The passage of the 2018 Farm Bill brought with it exciting news for many in agriculture — that industrial hemp has been declassified as a controlled substance and therefore is now legal to produce. Industrial hemp, of course, is the low-THC cousin of marijuana, legally containing less than 0.3% THC, which is nowhere near the amount that would be required to create the “high” associated with marijuana.
Though industrial hemp is now legal to grow, cannabis legalization varies from state to state. It’s fully legalized along the west coast as well as in Nevada, Colorado, Michigan, Vermont, Massachusetts, and Maine. The rest of the country is a patchwork of statuses; in some states medical marijuana is legal while in others, only CBD products are legal. Nebraska has decriminalized marijuana but otherwise has no legal program and three states — Idaho, South Dakota, and Kansas — have no legal program at all.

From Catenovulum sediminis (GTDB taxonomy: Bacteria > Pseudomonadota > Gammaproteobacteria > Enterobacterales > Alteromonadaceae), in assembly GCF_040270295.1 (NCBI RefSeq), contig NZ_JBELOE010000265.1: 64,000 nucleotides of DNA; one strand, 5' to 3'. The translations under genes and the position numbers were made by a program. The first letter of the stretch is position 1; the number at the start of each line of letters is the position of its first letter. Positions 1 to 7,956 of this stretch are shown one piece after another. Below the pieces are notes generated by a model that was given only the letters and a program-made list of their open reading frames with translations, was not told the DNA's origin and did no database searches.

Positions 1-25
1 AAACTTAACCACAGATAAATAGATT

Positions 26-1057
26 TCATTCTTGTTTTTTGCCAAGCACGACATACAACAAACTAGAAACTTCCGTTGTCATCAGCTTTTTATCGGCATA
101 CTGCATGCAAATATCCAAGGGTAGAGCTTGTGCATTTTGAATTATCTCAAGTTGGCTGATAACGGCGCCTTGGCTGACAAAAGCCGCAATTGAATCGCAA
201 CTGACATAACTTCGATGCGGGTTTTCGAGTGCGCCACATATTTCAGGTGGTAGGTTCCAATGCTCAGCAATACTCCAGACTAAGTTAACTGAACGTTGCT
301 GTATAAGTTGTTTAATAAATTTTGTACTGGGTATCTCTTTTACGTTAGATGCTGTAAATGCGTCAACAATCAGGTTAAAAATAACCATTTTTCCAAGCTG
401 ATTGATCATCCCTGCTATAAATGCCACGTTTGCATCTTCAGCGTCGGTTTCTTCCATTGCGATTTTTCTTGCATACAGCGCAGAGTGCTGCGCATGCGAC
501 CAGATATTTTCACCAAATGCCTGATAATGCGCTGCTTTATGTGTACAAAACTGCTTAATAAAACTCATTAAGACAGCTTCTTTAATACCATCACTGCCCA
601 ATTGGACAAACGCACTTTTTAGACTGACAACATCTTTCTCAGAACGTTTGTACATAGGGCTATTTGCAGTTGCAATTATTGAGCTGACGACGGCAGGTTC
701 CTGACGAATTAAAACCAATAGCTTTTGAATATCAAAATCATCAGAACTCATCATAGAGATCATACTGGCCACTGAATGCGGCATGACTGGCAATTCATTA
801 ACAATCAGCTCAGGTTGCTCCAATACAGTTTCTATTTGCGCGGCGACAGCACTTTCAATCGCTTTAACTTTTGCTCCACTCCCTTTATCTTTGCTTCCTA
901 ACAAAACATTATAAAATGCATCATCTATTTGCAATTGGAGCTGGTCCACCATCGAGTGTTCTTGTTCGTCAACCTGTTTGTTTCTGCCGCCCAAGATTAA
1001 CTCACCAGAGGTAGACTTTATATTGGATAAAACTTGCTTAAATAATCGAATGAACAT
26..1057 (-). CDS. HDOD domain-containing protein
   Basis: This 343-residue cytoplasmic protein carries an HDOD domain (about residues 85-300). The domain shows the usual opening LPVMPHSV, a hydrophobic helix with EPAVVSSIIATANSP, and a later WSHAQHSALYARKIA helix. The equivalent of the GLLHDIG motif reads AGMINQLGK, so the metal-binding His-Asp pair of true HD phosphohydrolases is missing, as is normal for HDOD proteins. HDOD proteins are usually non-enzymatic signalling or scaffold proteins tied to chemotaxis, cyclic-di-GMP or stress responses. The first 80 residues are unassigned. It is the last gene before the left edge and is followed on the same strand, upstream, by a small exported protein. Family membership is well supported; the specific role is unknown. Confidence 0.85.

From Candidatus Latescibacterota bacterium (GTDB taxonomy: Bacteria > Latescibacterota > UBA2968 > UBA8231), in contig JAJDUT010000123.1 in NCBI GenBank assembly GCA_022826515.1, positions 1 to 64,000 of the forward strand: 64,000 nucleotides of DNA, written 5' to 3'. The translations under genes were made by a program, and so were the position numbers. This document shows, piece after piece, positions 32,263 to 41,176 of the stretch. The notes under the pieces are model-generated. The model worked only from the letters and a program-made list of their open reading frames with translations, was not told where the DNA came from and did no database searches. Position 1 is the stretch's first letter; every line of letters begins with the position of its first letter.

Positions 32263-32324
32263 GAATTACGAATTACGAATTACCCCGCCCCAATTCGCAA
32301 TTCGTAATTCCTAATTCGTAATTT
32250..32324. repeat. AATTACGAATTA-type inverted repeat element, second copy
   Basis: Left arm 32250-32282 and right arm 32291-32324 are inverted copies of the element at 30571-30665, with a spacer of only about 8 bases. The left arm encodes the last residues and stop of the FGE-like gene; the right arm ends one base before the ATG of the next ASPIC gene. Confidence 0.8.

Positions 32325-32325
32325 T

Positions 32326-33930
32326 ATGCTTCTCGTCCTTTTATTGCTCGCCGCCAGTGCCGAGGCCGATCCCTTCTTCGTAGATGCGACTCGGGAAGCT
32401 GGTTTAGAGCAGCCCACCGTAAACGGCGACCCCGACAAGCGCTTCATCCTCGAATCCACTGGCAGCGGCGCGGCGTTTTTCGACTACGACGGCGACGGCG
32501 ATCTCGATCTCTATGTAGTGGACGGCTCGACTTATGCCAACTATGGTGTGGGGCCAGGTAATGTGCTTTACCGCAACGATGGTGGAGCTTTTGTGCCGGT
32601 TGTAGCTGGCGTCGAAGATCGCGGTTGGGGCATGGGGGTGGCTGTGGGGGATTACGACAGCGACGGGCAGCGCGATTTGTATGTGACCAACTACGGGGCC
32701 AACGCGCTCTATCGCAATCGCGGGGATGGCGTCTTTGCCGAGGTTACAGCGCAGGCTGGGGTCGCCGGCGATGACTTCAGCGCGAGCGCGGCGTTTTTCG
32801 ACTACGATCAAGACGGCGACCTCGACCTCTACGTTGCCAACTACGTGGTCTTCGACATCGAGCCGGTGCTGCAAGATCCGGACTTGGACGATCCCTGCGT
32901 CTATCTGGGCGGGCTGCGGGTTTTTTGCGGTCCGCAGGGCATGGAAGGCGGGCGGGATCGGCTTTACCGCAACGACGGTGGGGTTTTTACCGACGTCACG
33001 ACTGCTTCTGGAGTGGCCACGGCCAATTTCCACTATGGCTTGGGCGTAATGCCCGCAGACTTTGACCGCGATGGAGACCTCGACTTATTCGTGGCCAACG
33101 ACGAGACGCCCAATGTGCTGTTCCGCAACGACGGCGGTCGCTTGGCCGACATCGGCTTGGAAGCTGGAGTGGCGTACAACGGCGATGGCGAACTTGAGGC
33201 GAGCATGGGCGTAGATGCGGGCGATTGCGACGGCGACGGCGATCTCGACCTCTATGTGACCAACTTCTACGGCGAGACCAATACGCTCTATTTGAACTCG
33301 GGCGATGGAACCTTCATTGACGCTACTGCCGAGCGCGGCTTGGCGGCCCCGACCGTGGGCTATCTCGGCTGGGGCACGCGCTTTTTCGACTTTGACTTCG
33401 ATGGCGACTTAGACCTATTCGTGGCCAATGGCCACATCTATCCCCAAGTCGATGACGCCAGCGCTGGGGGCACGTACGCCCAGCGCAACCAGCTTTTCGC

While there are a number of ways that cannabis and hemp legalization issues intersect, here’s a biggie: Since there is no way to visually tell if a plant is hemp or marijuana, interstate shipments of hemp are sometimes being seized in states with more restrictive laws and those transporting them are being charged with drug trafficking.
The reason this is an issue is because the U.S. is in the very early stages of creating an infrastructure around this crop and there are a limited number of processors who are able to take the raw hemp product and turn it into marketable goods. Furthermore, chances are the processor won’t be in your state and getting your hemp to them may involve passing through other states where it is illegal, putting shipments at risk of seizure.
Essentially, what this comes down to is that while it is legal to